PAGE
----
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R&D: Two become one (but not quite…) – Autumn Statement 2023

I’m always pleased to write something about tax that starts off with a song by The Spice Girls – but that is what jumped into my head as I read through today’s Autumn Statement tax documents.

R&D and the Autumn Statement

We knew it was coming – the SME and R&D expenditure credit (RDEC) regimes for R&D tax credits are merging into one from 1 April 2024 – albeit a new R&D intensive regime is being introduced which effectively means we have an SME credit for R&D intensive businesses …and so two probably remains two.

Whilst there appears to be plenty of detail to absorb around the detailed mechanics of both the new merged scheme and the R&D intensive scheme (see more on this below), the first thing that caught my eye was the following policy objective contained within the ‘Backing British Business’ section of the Autumn Statement document:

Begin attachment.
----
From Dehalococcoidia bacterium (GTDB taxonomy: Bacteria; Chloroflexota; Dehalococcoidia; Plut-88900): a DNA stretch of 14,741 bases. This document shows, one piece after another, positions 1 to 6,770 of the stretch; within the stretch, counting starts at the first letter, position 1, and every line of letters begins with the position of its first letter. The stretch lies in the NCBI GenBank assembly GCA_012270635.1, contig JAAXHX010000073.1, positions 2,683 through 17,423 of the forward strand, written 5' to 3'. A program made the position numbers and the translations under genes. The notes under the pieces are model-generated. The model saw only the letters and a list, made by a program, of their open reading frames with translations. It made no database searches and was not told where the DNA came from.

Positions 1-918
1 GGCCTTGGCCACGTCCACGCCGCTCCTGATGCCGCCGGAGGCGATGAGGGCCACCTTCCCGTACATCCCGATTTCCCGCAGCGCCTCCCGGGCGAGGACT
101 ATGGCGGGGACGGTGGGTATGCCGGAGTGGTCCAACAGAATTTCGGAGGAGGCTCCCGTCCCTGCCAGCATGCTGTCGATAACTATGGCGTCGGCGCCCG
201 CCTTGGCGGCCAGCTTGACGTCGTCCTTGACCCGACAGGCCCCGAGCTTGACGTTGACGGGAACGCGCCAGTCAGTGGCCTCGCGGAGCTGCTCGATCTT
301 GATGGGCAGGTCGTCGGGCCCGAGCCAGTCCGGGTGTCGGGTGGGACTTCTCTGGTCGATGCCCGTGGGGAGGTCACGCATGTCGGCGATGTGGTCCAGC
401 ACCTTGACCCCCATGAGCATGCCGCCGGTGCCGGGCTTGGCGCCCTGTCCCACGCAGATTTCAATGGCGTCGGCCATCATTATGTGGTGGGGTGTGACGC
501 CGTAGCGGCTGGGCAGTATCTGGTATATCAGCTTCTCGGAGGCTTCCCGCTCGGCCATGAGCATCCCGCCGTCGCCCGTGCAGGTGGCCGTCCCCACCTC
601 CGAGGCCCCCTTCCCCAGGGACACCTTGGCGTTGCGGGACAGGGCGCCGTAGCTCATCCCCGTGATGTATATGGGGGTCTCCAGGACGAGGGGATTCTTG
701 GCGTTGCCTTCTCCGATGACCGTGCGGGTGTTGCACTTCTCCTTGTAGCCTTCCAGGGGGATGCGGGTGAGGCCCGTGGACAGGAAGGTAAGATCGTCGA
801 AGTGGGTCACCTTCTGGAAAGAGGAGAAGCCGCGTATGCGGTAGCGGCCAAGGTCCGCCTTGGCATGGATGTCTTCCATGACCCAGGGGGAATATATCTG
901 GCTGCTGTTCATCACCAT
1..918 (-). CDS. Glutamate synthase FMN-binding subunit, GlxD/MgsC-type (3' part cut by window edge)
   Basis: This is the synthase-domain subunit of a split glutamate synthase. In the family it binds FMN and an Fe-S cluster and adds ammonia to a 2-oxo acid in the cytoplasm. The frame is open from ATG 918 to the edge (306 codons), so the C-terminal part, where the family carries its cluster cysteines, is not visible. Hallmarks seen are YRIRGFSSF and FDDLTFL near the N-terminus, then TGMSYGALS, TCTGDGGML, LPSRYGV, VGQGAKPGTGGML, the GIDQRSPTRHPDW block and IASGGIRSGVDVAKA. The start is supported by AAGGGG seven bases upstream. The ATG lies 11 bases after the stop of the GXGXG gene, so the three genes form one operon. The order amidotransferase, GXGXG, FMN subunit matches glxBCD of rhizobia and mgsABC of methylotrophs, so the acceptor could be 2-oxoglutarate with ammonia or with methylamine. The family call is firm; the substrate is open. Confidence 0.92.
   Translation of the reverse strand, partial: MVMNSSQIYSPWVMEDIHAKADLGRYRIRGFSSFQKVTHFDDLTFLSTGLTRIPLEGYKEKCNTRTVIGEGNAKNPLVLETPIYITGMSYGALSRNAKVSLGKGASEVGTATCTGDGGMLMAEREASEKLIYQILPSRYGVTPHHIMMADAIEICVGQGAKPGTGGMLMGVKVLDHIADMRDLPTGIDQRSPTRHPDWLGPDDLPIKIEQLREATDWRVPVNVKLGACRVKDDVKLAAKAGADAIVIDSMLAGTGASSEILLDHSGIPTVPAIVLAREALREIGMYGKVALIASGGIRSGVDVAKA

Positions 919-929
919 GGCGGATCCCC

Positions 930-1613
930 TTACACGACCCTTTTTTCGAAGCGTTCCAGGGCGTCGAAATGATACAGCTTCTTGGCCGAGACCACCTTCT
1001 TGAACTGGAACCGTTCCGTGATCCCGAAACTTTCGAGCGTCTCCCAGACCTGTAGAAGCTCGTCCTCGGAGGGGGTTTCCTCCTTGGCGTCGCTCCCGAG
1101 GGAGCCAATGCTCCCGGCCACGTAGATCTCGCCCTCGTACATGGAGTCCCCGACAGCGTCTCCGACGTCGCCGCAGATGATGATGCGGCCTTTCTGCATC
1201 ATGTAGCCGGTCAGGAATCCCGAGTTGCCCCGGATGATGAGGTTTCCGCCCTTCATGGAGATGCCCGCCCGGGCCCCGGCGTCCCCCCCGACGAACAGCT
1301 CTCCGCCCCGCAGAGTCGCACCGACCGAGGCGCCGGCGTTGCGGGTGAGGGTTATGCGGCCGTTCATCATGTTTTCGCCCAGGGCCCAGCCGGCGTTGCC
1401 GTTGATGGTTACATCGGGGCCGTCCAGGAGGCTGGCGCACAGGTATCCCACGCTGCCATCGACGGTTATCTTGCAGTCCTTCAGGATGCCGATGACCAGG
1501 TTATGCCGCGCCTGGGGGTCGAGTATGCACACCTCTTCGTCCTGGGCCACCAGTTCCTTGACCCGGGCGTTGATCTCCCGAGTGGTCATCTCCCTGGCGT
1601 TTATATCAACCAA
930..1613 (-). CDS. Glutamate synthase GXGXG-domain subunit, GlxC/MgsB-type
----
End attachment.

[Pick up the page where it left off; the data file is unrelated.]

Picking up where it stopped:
“To help create the conditions for innovative and dynamic businesses to thrive, the government is bringing forward an ambitious package to supercharge small and medium sized enterprises as the engine room of the economy.” 

The experience of the last 12 months is that HM Revenue & Customs (HMRC) and HM Treasury are making it incredibly difficult for SMEs genuinely undertaking eligible R&D to access the R&D tax credit regime, overseeing a poorly thought through compliance campaign and repeatedly missing opportunities to redesign the R&D system and deal with problems which have contributed to increasingly poor claim standards – for the benefit of both Government and business alike.